Dr Longergan said it could be ‘slightly dangerous that there is no way of checking what they are actually doing’. 

‘I do think all of the model estimates of R over time should be published, along with details of the models,’ he said.

‘We really have no idea what SAGE thinks or recommends, and that makes it hard to judge whether they are being listened to, or how reasonable the decisions and advice are.’        

But scientists have explained an increase in the R rate is not a reason to be panicked. In fact, they say it will be a sign cases are coming down to low levels.

As the number of people with the virus falls, the data measuring them will be more volatile and affected by small outliers or unusual events.

A large margin of error could mean one ‘super-spreading’ event, when one person infects a lot of others, could send the R rate for one area soaring.

Scientists think the R rate of the coronavirus in Britain has plummeted from almost 4 to close to 0.5 since the lockdown was introduced on March 23, but it has ticked up slightly in recent weeks because there are still problems in hospitals and care homes, even if few people are catching the infection in the community

But this will not mean the virus is out of control, as long as the rate can be brought back down to below one over a longer period.


A team at Public Health England and Cambridge University believe the R rate has dropped in every region to be between 0.7-0.9, putting it in line with the official figure given by SAGE after last month saying it had risen to above the dreaded level of one in several regions. 

The team calculated that the crucial ‘R’ reproduction rate fell to just 0.46 in the capital in the aftermath of the lockdown being introduced.

However, the rate in London — as well as other regions — slowly began to creep up to between 0.8 and 0.9 by mid-May but has dropped or remained stable in the past month.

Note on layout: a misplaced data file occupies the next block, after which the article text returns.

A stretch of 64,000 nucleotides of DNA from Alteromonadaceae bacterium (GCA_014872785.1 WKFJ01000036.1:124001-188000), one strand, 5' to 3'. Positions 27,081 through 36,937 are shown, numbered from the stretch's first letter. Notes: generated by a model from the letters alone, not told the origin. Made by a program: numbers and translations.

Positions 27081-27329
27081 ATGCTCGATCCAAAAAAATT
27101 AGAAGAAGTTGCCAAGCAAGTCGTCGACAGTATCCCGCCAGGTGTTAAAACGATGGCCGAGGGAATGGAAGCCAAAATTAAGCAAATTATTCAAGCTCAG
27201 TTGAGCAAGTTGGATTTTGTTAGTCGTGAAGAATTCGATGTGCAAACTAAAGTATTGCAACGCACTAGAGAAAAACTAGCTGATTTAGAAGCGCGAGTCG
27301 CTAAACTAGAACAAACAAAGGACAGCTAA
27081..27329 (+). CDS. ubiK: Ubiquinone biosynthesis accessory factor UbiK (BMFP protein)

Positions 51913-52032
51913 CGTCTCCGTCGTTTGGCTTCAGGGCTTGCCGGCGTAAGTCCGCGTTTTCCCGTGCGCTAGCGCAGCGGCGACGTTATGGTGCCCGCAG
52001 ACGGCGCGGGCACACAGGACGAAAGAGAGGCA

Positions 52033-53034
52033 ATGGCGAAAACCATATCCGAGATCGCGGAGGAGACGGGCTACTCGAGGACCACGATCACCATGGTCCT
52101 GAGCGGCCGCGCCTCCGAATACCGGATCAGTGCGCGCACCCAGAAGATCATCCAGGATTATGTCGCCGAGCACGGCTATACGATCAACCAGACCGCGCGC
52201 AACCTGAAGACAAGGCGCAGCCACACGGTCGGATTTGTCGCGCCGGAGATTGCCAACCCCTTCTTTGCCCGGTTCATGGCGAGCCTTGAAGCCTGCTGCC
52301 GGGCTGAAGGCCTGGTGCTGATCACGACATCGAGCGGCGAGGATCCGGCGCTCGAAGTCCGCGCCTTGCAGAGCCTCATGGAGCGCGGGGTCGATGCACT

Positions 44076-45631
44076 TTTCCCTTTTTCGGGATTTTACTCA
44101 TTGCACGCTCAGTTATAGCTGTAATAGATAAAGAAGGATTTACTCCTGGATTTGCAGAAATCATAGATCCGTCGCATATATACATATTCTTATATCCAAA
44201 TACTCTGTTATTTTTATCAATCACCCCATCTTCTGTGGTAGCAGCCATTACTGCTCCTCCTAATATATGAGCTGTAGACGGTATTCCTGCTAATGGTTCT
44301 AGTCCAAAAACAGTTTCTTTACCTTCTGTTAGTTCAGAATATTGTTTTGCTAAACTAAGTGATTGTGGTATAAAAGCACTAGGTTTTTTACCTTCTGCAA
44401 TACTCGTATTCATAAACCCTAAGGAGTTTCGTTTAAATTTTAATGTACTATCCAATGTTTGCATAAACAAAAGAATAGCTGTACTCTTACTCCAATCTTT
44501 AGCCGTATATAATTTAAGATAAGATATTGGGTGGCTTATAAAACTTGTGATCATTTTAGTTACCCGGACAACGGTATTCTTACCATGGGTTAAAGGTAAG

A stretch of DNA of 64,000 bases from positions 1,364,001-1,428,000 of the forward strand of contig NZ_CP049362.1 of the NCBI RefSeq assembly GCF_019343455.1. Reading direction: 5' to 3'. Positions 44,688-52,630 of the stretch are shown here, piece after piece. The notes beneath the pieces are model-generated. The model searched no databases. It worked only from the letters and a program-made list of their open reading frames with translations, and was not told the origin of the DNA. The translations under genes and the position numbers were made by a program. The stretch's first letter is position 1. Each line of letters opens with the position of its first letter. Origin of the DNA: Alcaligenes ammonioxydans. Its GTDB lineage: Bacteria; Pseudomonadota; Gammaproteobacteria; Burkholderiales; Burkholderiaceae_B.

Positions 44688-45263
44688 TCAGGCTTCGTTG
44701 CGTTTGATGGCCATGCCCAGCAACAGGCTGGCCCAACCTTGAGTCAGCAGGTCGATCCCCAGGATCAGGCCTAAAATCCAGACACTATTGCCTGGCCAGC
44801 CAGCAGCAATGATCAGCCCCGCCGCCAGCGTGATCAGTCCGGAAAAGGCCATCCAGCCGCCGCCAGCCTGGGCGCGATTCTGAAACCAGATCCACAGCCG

At the beginning of the outbreak London was the worst affected region but the latest numbers suggest it is now ahead of all but two regions in terms of recovery.

In contrast, the Midlands has an R rate of 0.89, the highest for any region in the country. 

Government advisers last week claimed the R rate for the UK and England remains between 0.7 and 0.9 for the third week in a row. But they admitted it could be as high as 1.0 in the North West.

Sir Patrick Vallance, the Government’s chief scientific adviser, last month said the UK is approaching the point where the R will no longer be an accurate measure.

The Department of Health has diagnosed an average of 890 people per day with the coronavirus over the last week — around a third of the total cases. 

Other data from the Office for National Statistics and King’s College London suggest that between up to 3,000 people are catching the virus each day. 

As the total number of people becomes lower, the proportionate impact of a super-spreading event gets much larger. 

For example, if there are 1,000 people infected with the virus and they all infect 0.8 people each on average, or 800 in total, the R will be 0.8.

But if 995 of them infect 0.8 people each, on average, but five of them don’t realise they are ill and infect 10 people each, there are now a total of 846 extra patients. 

This means the R rate is 0.846 – a marginal increase. 

However, if there are only 10 people with the virus in an area, with nine of them at an R of 0.8, and one of them is a super-spreader and infects 10 others, there are 17 patients from those 10 and the R rate has risen to 1.72. 

Professor Carl Heneghan, a statistician at the University of Oxford, told MailOnline: ‘There is a problem with using the R rate now, as infection comes down to very low levels. 

‘The R will fluctuate, so you would expect the R to become a less accurate measurement of the epidemic.

‘No-one will get a handle on the R rate when 80 per cent of people are asymptomatic and the virus is circulating at such low levels.

‘What really matters is looking at data such as hospital admissions, 999 calls, GP consultation rates and NHS 111 interactions. And when we look at these, all of them are reassuringly coming down.’